Quantum-based systems, such as quantum computers and quantum sensors, typically require a cryogenic electrical interface, which can be conveniently implemented using CMOS integrated circuits operating at cryogenic temperatures (cryo-CMOS). Reliable simulation models are required to design complex circuits, but CMOS transistor electrical characteristics at cryogenic temperatures substantially deviate from the behavior at room temperature, and no standard physics-based model exists for cryo-CMOS devices. To circumvent those limitations, this paper proposes the use of Artificial Neural Networks (ANN) and an associated training (extraction) procedure that automatically generates cryo-CMOS device models directly from experimental data. A device model for the DC characteristics of 40-nm CMOS transistors over a wide range of bias conditions, device geometries and temperatures from 4 K to 300 K has been generated and used to simulate voltage-reference circuits over a wide temperature range (4 K - 300 K). The potential application to dynamic/high-frequency circuits is demonstrated by enhancing the basic model with ANN-based nonlinear multi-terminal capacitive elements to simulate a ring oscillator. Preliminary results showing a good match between simulations and experiments demonstrate the feasibility and practicality of the proposed approach.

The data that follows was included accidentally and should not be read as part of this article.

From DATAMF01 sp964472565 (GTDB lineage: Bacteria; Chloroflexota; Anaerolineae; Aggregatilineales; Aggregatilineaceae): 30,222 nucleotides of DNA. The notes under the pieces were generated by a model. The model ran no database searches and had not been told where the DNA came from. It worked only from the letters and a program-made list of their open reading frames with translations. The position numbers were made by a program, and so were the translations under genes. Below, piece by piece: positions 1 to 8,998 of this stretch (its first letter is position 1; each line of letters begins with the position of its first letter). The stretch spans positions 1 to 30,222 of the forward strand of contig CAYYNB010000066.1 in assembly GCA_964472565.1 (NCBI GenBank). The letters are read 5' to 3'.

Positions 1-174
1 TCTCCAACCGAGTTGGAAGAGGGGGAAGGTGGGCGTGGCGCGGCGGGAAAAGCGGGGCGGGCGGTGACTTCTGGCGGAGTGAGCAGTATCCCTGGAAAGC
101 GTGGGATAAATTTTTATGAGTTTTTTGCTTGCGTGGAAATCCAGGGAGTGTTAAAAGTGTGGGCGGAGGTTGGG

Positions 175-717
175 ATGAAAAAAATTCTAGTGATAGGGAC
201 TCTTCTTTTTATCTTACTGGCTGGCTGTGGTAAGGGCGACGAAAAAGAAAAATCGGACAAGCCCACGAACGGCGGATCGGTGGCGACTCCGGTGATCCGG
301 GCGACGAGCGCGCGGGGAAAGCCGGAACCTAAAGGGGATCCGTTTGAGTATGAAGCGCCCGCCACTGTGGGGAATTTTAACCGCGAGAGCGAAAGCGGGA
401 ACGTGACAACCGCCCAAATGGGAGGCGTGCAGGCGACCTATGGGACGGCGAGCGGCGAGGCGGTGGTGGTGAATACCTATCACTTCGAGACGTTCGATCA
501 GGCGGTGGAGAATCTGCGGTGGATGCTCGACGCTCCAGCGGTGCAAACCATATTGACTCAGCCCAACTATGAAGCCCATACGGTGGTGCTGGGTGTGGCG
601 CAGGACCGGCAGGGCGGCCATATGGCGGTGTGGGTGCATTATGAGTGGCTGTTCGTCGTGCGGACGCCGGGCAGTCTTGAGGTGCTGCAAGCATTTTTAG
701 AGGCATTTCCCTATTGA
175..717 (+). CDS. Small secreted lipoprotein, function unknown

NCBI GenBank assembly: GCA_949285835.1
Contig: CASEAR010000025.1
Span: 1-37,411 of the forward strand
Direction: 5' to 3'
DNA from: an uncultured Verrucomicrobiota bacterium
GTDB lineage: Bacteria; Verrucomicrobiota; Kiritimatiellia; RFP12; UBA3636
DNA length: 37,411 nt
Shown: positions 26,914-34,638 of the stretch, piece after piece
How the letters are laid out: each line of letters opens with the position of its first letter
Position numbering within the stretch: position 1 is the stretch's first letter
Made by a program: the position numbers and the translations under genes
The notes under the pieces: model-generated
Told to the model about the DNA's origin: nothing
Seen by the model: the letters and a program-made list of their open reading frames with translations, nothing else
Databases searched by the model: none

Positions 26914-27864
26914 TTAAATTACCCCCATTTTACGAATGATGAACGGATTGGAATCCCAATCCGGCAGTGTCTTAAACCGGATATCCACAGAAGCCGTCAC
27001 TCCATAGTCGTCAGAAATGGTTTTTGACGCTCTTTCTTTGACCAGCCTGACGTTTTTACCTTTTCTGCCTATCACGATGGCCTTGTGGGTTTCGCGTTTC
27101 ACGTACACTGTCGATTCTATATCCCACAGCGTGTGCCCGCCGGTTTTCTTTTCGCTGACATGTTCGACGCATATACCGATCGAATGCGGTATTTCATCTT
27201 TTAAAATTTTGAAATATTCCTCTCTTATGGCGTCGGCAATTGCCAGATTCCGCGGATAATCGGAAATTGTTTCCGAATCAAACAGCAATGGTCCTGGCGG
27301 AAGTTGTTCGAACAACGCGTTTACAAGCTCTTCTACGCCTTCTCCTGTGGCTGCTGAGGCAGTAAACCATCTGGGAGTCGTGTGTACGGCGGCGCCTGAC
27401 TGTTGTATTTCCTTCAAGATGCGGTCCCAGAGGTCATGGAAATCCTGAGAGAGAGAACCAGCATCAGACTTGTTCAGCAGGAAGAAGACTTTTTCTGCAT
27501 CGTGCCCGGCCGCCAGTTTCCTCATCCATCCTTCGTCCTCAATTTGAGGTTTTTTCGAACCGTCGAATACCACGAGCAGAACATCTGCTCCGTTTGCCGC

|Title of host publication||IEEE 14th Workshop on Low Temperature Electronics, WOLTE 2021 - Proceedings|
|Publisher||Institute of Electrical and Electronics Engineers (IEEE)|
|Publication status||Published - 2021|
|Event||14th IEEE Workshop on Low Temperature Electronics, WOLTE 2021 - Virtual, Online, Italy|
Duration: 12 Apr 2021 → 16 Apr 2021
|Name||IEEE 14th Workshop on Low Temperature Electronics, WOLTE 2021 - Proceedings|
|Conference||14th IEEE Workshop on Low Temperature Electronics, WOLTE 2021|
|Period||12/04/21 → 16/04/21|
Bibliographical noteFunding Information:
ACKNOWLEDGMENTS The authors thank the legal teams of the TU Delft and Keysight Technologies, and Keysight Laboratories and Keysight Quantum Engineering Solutions organizations for encouragement and support. The authors at TU Delft would like to thank Intel for funding.
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Copyright 2021 Elsevier B.V., All rights reserved.
- CMOS integrated circuits
- quantum computing
- quantum sensing
- semiconductor device models